Say what you want about Tommy Lasorda. When he was running the Olympics baseball team, his players understood the drill.
The U.S. on Wednesday night opened pool play by losing to Korea 8-7, which was followed by the entire American team (save San Diego State pitcher Stephen Strasburg, the lone collegiate player on the American team) blowing off the media mix zone.
It’s not a shock. The U.S. manager is Davey Johnson, hardly known for his feel-good demeanor when in the bigs. He doesn’t seem all that interested about trying to save baseball from Olympics death. Nor does his team.
Baseball is one of the sports being eliminated by the IOC at the conclusion of these Games. It’s not as if anyone expects the U.S. to win gold -- it has done so just once (2000 in Sydney, with Lasorda calling the shots) -- but it would be nice if the American players didn’t begin acting like major league prima donnas until, you know, a few of these minor leaguers actually make big-league rosters and stick.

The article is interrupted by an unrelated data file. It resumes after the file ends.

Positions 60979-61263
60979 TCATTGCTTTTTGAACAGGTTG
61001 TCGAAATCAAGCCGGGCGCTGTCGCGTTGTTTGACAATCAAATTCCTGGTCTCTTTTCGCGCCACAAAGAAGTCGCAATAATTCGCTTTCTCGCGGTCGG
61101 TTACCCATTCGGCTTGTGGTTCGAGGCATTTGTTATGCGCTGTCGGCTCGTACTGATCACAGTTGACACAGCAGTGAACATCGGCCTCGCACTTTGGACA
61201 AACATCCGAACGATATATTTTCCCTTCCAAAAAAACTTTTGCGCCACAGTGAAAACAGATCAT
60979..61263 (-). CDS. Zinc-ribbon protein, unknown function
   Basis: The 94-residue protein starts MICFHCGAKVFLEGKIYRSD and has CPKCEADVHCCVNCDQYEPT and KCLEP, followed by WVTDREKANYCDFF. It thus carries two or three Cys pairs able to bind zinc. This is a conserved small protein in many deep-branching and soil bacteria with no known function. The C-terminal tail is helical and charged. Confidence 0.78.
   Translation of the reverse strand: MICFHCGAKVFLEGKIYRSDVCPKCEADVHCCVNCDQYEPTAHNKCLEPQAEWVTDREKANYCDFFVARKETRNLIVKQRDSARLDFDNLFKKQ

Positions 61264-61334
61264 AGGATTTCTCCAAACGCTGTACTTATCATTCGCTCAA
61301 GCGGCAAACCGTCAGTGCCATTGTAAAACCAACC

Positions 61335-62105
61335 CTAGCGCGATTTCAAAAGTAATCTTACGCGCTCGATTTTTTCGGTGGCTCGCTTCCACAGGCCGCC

In the news conference that followed the mixed zone, U.S. pitcher Brian Barden had this to say: "I’m here for me and my team."
Maybe there is another Olympics slogan in there somewhere: "One world, one dream, but to heck with all that patriotic junk."